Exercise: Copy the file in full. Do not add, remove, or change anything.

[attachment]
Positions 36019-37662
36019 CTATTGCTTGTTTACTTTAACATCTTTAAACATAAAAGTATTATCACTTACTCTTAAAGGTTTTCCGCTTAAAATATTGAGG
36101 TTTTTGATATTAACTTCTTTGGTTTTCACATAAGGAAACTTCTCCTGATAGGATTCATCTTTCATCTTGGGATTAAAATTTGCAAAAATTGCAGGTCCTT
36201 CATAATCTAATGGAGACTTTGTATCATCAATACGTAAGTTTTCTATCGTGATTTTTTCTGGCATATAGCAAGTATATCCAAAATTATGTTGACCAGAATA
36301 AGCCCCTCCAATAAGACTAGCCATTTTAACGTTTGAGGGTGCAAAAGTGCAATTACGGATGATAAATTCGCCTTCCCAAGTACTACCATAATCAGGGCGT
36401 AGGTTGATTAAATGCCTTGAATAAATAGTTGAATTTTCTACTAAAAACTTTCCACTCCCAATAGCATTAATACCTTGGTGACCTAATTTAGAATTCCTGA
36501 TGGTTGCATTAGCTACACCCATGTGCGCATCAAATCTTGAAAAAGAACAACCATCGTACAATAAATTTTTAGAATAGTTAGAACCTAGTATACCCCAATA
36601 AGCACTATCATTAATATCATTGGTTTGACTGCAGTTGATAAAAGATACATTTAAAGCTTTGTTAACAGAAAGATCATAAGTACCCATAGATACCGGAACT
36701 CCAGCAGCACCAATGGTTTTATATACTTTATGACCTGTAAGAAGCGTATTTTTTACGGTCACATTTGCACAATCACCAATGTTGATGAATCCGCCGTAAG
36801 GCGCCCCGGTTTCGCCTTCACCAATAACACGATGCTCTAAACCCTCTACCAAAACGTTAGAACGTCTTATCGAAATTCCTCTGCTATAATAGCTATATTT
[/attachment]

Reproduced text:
Positions 36019-37662
36019 CTATTGCTTGTTTACTTTAACATCTTTAAACATAAAAGTATTATCACTTACTCTTAAAGGTTTTCCGCTTAAAATATTGAGG
36101 TTTTTGATATTAACTTCTTTGGTTTTCACATAAGGAAACTTCTCCTGATAGGATTCATCTTTCATCTTGGGATTAAAATTTGCAAAAATTGCAGGTCCTT
36201 CATAATCTAATGGAGACTTTGTATCATCAATACGTAAGTTTTCTATCGTGATTTTTTCTGGCATATAGCAAGTATATCCAAAATTATGTTGACCAGAATA
36301 AGCCCCTCCAATAAGACTAGCCATTTTAACGTTTGAGGGTGCAAAAGTGCAATTACGGATGATAAATTCGCCTTCCCAAGTACTACCATAATCAGGGCGT
36401 AGGTTGATTAAATGCCTTGAATAAATAGTTGAATTTTCTACTAAAAACTTTCCACTCCCAATAGCATTAATACCTTGGTGACCTAATTTAGAATTCCTGA
36501 TGGTTGCATTAGCTACACCCATGTGCGCATCAAATCTTGAAAAAGAACAACCATCGTACAATAAATTTTTAGAATAGTTAGAACCTAGTATACCCCAATA
36601 AGCACTATCATTAATATCATTGGTTTGACTGCAGTTGATAAAAGATACATTTAAAGCTTTGTTAACAGAAAGATCATAAGTACCCATAGATACCGGAACT
36701 CCAGCAGCACCAATGGTTTTATATACTTTATGACCTGTAAGAAGCGTATTTTTTACGGTCACATTTGCACAATCACCAATGTTGATGAATCCGCCGTAAG
36801 GCGCCCCGGTTTCGCCTTCACCAATAACACGATGCTCTAAACCCTCTACCAAAACGTTAGAACGTCTTATCGAAATTCCTCTGCTATAATAGCTATATTT